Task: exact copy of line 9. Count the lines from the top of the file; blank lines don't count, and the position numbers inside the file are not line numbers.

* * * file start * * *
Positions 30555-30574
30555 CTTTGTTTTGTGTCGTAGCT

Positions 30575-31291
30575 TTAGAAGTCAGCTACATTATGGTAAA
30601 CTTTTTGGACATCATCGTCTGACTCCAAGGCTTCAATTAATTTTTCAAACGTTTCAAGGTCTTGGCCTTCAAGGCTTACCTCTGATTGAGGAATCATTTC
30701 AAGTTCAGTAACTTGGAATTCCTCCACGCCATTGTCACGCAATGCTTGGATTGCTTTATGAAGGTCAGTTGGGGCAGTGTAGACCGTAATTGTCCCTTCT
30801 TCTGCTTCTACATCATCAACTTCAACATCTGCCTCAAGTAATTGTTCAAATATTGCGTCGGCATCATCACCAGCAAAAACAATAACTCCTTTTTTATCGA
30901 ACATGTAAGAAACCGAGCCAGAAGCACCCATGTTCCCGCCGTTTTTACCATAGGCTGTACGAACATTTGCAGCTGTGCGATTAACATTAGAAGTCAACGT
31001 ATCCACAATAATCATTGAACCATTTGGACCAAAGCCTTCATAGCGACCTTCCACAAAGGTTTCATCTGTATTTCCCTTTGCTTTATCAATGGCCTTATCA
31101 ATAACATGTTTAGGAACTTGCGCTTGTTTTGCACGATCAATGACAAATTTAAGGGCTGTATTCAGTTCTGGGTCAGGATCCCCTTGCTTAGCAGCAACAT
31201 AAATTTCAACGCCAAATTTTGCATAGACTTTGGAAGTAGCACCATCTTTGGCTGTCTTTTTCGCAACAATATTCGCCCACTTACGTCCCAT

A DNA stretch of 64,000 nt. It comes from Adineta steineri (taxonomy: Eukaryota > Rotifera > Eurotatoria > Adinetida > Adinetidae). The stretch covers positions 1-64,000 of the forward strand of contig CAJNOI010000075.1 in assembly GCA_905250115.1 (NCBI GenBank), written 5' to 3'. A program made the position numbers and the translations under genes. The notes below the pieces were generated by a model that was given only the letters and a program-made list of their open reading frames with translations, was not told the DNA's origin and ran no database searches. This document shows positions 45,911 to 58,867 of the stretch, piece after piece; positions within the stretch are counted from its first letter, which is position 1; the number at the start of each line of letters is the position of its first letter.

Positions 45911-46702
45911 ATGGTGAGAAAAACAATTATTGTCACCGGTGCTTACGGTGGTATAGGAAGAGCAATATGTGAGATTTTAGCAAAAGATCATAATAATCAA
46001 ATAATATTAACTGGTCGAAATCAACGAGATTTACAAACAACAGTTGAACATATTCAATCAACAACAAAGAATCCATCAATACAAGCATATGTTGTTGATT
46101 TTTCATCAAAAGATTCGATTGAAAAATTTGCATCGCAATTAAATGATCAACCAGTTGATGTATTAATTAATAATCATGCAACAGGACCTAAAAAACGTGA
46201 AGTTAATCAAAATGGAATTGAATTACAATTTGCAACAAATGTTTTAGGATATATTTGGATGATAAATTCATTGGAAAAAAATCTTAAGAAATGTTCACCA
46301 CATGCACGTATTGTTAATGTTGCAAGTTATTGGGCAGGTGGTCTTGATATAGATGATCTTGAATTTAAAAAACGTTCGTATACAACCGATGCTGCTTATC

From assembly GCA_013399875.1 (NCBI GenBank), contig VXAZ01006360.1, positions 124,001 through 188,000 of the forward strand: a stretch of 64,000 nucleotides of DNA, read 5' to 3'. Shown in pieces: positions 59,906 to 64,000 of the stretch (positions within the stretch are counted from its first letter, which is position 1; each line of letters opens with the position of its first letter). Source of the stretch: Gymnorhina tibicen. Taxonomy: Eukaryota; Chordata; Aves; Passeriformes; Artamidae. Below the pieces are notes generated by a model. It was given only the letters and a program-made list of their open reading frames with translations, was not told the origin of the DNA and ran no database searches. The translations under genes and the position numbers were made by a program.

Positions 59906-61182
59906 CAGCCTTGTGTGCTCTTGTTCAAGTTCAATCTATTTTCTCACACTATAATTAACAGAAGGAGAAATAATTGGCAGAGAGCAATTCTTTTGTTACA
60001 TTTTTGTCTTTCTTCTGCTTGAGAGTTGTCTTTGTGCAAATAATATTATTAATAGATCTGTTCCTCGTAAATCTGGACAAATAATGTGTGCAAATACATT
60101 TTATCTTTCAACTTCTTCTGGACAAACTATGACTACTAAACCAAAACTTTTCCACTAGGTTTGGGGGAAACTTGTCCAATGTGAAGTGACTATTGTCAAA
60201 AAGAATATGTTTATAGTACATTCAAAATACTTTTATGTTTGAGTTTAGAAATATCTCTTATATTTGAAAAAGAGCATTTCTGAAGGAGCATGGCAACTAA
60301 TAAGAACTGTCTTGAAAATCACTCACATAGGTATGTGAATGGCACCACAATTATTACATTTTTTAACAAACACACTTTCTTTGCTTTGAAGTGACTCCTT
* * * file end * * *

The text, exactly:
31001 ATCCACAATAATCATTGAACCATTTGGACCAAAGCCTTCATAGCGACCTTCCACAAAGGTTTCATCTGTATTTCCCTTTGCTTTATCAATGGCCTTATCA